“After I arrived in the camp, I became sick for more than six months before I was able to get the necessary laboratory test. The Project HOPE mobile health and nutrition team came to me, counseled me, and drove me from the camp to the hospital to get saliva and blood tests for TB and HIV. I tested positive and was able to start on medications.

“Due to my chronic health status, I have swelling on my left leg and am not able to walk or support my single mom in doing household chores. I am forced to depend solely on the strength of my mom for hygiene supplies and to access anything to eat.

“I have never gotten nutritious food assistance from the camp. We only get one cup of wheat flour per family, which is too inconsistent and not enough food to take with my medicine, which was the advice of Project HOPE’s medical team. I don’t want to disclose my HIV/AIDS status, especially to my mom. Living in an environment that discriminates me because of my positive status is a critical concern for my safety.

“I am sleeping on a torn-down mattress and have no access to items for drinking and eating. My mom lives with me, but she is not able to accommodate what I need. We share the same blanket and shelter when it gets cold.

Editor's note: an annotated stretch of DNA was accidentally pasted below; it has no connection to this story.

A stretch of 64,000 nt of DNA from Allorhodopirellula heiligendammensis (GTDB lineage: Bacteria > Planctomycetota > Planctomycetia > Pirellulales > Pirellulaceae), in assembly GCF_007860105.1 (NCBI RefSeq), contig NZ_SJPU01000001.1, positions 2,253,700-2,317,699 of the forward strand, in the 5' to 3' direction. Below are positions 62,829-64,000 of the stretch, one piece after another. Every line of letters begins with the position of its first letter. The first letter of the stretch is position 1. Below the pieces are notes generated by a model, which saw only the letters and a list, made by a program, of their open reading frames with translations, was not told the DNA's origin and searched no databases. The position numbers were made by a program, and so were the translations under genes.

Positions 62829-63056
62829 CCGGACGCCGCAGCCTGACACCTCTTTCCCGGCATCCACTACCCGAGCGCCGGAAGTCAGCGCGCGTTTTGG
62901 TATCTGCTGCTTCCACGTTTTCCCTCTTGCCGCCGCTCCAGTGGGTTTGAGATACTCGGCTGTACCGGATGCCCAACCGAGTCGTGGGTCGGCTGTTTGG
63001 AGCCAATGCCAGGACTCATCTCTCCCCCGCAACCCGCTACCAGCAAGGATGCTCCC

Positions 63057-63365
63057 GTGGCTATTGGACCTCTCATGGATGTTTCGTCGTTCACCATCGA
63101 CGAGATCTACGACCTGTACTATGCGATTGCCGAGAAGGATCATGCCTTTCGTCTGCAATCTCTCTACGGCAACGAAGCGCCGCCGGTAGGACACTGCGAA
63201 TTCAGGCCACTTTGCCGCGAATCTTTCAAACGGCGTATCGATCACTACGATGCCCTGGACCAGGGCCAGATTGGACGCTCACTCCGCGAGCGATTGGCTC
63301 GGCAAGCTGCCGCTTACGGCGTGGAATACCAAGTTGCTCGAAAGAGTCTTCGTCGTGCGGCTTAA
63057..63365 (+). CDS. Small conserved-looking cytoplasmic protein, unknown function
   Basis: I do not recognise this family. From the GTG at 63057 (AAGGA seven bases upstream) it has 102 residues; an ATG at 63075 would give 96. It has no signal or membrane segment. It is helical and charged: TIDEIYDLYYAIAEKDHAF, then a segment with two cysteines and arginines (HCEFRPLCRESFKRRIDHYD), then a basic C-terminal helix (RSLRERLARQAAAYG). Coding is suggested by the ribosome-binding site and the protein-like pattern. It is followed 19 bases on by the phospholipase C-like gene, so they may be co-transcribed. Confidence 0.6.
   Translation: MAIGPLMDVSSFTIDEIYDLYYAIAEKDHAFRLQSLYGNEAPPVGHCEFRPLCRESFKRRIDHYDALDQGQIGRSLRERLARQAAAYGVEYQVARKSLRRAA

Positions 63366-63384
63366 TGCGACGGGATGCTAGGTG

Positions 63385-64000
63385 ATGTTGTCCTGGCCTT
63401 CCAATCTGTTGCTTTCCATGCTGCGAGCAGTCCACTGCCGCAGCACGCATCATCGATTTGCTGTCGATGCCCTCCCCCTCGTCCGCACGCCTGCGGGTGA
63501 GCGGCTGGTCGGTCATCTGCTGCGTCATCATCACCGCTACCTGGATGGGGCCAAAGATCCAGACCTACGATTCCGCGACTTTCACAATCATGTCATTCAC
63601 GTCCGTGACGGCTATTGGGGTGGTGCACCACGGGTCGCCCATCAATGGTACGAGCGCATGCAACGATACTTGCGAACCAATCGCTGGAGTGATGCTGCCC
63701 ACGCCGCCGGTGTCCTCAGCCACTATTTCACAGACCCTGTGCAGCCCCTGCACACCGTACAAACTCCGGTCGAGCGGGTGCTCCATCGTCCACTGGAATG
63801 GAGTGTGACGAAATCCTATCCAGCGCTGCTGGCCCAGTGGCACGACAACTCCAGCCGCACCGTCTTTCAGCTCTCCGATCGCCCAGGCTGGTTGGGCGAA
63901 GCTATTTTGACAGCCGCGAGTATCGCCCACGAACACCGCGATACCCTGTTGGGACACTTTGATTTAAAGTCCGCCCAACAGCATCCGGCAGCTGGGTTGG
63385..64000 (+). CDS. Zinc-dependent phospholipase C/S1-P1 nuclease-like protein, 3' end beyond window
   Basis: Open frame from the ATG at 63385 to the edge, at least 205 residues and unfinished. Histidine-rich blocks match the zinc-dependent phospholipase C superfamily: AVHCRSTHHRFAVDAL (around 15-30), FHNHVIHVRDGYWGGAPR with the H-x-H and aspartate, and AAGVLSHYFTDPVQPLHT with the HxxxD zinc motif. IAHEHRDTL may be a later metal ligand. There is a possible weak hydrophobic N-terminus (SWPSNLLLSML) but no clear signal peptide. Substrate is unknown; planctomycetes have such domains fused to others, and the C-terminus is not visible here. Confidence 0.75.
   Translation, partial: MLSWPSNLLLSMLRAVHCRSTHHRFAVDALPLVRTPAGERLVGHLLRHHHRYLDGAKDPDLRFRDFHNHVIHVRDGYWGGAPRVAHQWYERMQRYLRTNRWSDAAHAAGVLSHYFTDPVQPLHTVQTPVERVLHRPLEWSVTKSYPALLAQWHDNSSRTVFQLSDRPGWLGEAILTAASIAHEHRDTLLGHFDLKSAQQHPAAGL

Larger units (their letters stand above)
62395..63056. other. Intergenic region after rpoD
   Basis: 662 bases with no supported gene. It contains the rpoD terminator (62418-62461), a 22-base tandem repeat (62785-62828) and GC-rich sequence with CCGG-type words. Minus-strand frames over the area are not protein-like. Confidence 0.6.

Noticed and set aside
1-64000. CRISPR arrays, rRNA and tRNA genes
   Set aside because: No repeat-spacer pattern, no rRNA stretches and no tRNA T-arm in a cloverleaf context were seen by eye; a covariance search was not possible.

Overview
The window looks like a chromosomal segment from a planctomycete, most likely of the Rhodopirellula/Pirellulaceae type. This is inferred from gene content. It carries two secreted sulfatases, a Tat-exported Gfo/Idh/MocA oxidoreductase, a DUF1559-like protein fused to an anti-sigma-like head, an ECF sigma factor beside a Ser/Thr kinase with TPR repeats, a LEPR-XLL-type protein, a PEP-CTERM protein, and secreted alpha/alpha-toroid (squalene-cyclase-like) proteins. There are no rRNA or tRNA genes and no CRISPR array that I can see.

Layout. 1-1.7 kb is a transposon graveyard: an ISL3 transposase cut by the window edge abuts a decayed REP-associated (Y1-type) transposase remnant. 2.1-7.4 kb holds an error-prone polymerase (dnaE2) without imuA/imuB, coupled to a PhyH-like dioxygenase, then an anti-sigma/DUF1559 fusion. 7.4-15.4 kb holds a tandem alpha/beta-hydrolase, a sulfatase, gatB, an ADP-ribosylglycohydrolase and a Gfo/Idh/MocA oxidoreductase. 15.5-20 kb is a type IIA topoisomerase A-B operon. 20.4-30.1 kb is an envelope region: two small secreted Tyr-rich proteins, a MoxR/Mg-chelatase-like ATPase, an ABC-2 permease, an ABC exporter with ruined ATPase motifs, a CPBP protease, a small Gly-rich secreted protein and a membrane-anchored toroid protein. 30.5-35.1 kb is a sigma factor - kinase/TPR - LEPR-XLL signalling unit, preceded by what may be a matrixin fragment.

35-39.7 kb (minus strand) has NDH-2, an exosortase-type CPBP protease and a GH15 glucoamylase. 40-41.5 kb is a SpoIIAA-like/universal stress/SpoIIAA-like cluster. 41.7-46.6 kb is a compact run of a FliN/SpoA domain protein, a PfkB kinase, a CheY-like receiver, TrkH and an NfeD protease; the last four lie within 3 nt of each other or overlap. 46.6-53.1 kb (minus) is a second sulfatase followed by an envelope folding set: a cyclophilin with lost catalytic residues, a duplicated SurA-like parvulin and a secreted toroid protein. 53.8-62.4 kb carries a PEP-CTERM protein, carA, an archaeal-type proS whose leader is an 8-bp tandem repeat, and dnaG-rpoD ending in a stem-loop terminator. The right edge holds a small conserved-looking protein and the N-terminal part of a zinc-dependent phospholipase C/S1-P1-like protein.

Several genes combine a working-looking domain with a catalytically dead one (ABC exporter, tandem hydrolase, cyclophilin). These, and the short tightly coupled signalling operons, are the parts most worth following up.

“The drinking water shortage is critical. I am in dire need of food, nutrients, non-food items, and separate shelter until my health status improves. I have only one regret, which is that I am not able to support myself and my mom since I am not able to walk. I wish my mom could be healthy and have a peaceful life in the future where we can return to our hometown.”

“I have only one regret, which is that I am not able to support myself and my mom since I am not able to walk. I wish my mom could be healthy and have a peaceful life in the future where we can return to our hometown.”

Kalil, United States

Kalil at home in Houston
Kalil slept outside the Kabul airport for eight nights trying to evacuate with his wife. Now the family is reunited in Houston, where Project HOPE is supporting a local clinic that vaccinated all of them in their home.

Kalil* is a former Afghan soldier who arrived in the U.S. in 2021 as a refugee after the fall of Kabul to the Taliban. He resettled with his family in Houston, where he lives in an apartment complex comprised of about 75% Afghan refugees. Project HOPE partnered with San Jose Clinic, a charitable clinic in Houston, to hire community health workers like Jacqueline to go door-to-door in the community, build trust, and convince people to get vaccinated to protect themselves against COVID-19. Thanks to her persistence, Kalil and his family were vaccinated in their home.

“My family was here a year before me. My wife and I came in September 2021. When the Taliban situation happened, we had to come here. I had helped the U.S. Army, so they helped me get here.